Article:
What Is A Back Order | 4 mins read

What is a Back Order? Definition, Causes, and Tips

what is a back order definition causes and tips
Hanh Truong

By Hanh Truong

Introduction to Back Orders

When a large number of customers all shop for the same product, such as when a popular tech device is finally released, companies may experience backorders.

In the case that a customer orders items that are currently out of stock, a small business or organization must act quickly to minimize the wait time and complete the sale.

What is a Back Order?

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A backorder is when an item is temporarily out of stock, but customers can still place a purchase order and receive the goods at a later date. This process enables companies to generate revenue despite not having sufficient stock at the moment.

The 3 main causes of backorders include the following.

Quick Shifts in Demand

Backordered items will occur when consumer demand becomes irregularly high for a specific product. This is often a result of seasonality, the use of a new sales channel, or high-profile promotions.

For example, demand for a clothing item may suddenly increase when a celebrity makes a social post, praising the merchandise.

Inadequate Levels of Safety Stock

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Safety stock refers to extra quantities of products that businesses keep on hand to prevent stock-outs.

If a company does not have adequate amounts of safety stock, it will not have enough products to meet demand and will, therefore, experience backorders.

Issues With Manufacturers or Suppliers

When a business's manufacturer or supplier is unable to operate or provide goods, the supply chain will be delayed and will subsequently increase the chance of backorders.

Why Businesses Should Care About Back Orders

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While backorders do give companies the advantage of decreased carrying costs since they can purchase new inventory based on incoming orders, there are various risks. For example, when a customer places order and finds their goods are unavailable at the moment, they may become dissatisfied. This will negatively impact the organization's customer service.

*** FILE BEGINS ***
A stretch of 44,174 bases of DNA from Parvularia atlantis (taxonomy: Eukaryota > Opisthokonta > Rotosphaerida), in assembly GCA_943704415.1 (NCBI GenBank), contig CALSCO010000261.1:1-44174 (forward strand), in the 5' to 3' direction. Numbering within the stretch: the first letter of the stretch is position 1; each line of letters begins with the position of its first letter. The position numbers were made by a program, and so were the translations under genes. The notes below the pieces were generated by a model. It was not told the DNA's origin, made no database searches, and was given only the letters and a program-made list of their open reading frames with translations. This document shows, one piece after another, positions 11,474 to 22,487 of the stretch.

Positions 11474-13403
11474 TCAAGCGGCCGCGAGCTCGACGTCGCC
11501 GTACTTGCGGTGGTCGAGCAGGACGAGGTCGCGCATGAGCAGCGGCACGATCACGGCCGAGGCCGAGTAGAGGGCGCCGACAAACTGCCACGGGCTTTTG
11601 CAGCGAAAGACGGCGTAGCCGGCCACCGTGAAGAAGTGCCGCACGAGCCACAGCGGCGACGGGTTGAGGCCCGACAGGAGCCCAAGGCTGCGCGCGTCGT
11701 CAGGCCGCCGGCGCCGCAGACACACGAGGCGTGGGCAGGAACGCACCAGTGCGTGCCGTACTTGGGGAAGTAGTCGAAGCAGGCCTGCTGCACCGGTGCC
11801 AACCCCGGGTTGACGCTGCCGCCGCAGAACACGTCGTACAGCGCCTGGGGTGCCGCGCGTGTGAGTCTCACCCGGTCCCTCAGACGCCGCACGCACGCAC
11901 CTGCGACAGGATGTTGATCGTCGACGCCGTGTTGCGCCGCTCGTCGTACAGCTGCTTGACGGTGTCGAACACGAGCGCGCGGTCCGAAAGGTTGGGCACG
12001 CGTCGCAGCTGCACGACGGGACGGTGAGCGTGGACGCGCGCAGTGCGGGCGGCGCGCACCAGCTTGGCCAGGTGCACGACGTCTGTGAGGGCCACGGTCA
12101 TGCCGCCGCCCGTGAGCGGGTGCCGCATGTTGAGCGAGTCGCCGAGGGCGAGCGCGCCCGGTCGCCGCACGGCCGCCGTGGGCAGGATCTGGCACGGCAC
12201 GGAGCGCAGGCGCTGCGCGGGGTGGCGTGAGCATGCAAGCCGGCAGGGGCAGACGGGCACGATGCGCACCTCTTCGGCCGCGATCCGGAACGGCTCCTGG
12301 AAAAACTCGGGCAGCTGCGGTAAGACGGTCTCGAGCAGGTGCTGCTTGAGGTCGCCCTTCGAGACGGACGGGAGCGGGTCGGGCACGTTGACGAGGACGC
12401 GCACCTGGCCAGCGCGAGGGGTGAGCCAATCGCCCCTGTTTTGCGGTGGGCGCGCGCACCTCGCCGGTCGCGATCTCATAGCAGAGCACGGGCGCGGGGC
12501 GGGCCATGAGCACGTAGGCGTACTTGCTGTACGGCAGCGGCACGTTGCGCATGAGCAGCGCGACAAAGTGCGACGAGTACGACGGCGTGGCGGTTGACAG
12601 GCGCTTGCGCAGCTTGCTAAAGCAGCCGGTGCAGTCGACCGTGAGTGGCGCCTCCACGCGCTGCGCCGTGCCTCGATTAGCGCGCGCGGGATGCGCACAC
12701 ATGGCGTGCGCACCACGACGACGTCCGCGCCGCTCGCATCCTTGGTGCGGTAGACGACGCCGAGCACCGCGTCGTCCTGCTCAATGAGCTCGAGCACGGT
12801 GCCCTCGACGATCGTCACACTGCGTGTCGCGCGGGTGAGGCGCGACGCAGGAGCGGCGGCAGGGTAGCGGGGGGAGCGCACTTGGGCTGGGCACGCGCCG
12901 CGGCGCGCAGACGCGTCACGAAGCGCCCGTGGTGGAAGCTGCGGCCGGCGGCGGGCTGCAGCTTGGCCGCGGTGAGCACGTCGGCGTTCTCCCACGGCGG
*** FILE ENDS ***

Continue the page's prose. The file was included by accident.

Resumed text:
The most common problems business owners should consider are

  • Quick Delivery Expectations - Generally, customers will want their orders to arrive at their doorstep as quickly as possible. This is especially important to those that plan to utilize the goods soon. Therefore, instead of waiting for an extended period for the products to be shipped, they will buy from a competitor.
  • Negative Reputation - When customers have to regularly deal with backorders, they may find the company unreliable. Additionally, if there are delays with the supplier and the previous shipping date for the backorder is extended, customers will be unsatisfied and the brand's reputation will be negatively impacted.

5 Tips to Prevent Back Orders

Organizations that are looking to reduce the probability of backorders and ensure the customer order is fulfilled promptly, should follow these best practices.

1. Establish Safety Stock Requirements

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Business teams should determine the best level of safety stock they should keep on hand at all times.

An effective inventory ordering and management system will provide data-driven insights regarding sales, which the team can use to identify how much safety stock they need in case of unexpected demands or problems with suppliers.

It will also help with tracking products in real-time and identifying when stock needs to be replenished.

2. Identify Reorder Points

A reorder point is the minimum amount of products that businesses should have in stock before they need to make a new supplier order. The reorder point for each item can be calculated by adding lead time demand to safety stock.

Managers should regularly examine and adjust their reorder points, especially if their store has upcoming sales promotions, new marketing campaigns, or incoming product launches. This may affect how fast a product moves during a given period and could require more inventory items to be reordered quickly.

3. Regularly Monitor Best-Selling Products

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Best-selling goods will run out fast, therefore, management teams should keep a close eye on these items' stock levels. This will allow for quick actions, in case the products need to be replenished sooner than expected.

4. Partner With More Suppliers

Unexpected events, such as natural disasters, weather, and transportation delays, can interrupt a supplier's workflow. For example, a snowstorm in Texas can cause street closures, forcing truck deliveries to either slow down or halt.

Companies should work with multiple suppliers or have a list of back-up vendors who can provide the same type and quality of goods in a timely manner. Therefore, when an emergency occurs and the original supplier is unable to provide the products, the company can turn to another reliable third-party.

5. Order More Inventory

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Having increased volumes of goods on hand will effectively prevent backorders. However, business teams should order carefully because having surplus products in the warehouse can congest storage space and increase carrying costs. It can also lead to inventory obsolescence, in which the goods lose their value and are no longer profitable.

To safely and efficiently order more stock items, businesses should track their product movement and inventory levels using inventory management software. The latest tools will provide intuitive reports about the company's sales, effectively taking the guesswork out of forecasting and boosting inventory turnover.